Objective: To determine which graphic warnings on cigarette packs (images on the labels indicating the negative impact on health that tobacco can have) provoke the strongest desire to quit smoking among adult Mexican smokers.
Material and methods: A pile sort method was used among 60 smokers over 18 years old to determine which images made them think about quitting smoking. Averages were determined and non-parametric statistical methods were used to determine differences in ranks.
Results: Within each of the five themes, one or two graphic warnings provoked the strongest responses in smokers. The graphic warnings with the greatest impact used the following images: a close-up of a lung tumor; a man with cancer of the larynx with a large tumorous mass on the exterior part of his neck; an unconscious young man in a bed in an intensive care unit with text mentioning benzene, formaldehyde and cyanide as tobacco components; an image of two healthy children indicating that cigarettes contain carbon monoxide; an image of a dead fetus in a specimen jar; and a close up of a mouth with yellow, rotting teeth and text describing tooth loss and mouth cancer as a result of tobacco use.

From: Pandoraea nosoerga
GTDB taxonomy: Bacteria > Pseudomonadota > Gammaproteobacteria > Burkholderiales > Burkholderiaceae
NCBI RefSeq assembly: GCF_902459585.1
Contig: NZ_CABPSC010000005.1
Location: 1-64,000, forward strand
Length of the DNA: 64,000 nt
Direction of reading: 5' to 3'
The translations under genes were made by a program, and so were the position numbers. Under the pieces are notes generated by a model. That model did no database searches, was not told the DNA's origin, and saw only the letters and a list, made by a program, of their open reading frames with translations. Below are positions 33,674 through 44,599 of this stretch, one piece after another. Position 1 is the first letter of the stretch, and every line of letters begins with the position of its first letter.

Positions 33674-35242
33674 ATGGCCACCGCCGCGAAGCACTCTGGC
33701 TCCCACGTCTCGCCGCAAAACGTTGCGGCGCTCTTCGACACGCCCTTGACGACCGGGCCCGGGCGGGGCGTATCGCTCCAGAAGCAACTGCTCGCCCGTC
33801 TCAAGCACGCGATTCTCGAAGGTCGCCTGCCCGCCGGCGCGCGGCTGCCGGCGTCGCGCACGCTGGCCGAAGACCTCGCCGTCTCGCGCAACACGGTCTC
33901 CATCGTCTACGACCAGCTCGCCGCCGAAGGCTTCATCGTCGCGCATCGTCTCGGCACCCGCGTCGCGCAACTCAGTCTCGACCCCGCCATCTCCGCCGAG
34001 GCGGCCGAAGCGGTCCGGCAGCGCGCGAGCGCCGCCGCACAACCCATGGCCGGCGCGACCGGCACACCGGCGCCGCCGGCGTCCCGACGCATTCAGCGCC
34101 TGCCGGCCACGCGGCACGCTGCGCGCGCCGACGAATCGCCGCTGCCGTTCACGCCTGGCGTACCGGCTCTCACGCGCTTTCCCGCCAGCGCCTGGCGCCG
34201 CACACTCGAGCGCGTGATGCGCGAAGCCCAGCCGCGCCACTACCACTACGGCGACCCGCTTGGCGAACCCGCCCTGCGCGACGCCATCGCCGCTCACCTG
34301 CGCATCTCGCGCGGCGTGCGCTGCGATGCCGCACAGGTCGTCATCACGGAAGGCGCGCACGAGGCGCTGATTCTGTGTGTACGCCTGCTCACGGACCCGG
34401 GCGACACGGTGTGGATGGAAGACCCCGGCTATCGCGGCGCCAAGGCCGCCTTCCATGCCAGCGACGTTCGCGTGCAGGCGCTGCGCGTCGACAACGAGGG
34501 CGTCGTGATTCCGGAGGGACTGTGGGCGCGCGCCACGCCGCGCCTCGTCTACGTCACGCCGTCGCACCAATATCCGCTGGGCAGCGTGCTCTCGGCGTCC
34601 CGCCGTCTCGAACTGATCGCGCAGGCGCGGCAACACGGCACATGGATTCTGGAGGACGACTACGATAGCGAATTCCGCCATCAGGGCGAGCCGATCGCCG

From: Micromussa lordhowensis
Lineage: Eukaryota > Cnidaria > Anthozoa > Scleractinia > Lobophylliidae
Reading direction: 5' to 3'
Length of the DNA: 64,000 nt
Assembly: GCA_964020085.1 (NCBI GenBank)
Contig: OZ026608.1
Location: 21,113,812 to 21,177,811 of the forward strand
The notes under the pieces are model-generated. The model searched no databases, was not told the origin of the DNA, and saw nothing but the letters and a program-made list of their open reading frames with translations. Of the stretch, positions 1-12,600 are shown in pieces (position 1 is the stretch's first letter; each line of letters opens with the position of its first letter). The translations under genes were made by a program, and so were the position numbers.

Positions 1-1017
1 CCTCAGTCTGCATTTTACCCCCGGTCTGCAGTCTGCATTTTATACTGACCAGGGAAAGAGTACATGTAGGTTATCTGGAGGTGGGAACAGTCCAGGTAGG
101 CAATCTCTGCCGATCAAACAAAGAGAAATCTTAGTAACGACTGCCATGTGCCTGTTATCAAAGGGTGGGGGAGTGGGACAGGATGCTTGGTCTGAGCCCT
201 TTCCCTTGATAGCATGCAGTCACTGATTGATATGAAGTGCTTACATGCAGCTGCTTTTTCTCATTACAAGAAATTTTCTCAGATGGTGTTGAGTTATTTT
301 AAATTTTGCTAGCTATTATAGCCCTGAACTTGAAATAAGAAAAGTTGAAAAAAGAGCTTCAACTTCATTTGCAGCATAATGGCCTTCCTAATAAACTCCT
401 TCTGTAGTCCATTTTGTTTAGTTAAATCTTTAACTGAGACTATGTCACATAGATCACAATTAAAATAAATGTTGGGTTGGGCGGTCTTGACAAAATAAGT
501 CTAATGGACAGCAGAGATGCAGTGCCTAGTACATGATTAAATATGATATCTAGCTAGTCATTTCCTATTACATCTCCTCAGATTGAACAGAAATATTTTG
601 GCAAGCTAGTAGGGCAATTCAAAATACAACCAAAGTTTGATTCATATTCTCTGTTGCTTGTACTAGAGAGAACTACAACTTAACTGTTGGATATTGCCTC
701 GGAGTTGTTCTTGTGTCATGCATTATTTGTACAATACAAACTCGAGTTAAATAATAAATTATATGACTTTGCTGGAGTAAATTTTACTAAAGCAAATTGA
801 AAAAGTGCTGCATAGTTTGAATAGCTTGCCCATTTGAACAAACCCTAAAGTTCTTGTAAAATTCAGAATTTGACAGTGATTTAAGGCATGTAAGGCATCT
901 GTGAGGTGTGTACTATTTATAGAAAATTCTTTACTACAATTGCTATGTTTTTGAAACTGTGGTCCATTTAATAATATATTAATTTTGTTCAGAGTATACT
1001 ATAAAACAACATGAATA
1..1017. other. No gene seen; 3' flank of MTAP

Conclusions: The graphic warnings used on cigarette packs in other countries could contribute to cessation among Mexican smokers and should be implemented in Mexico.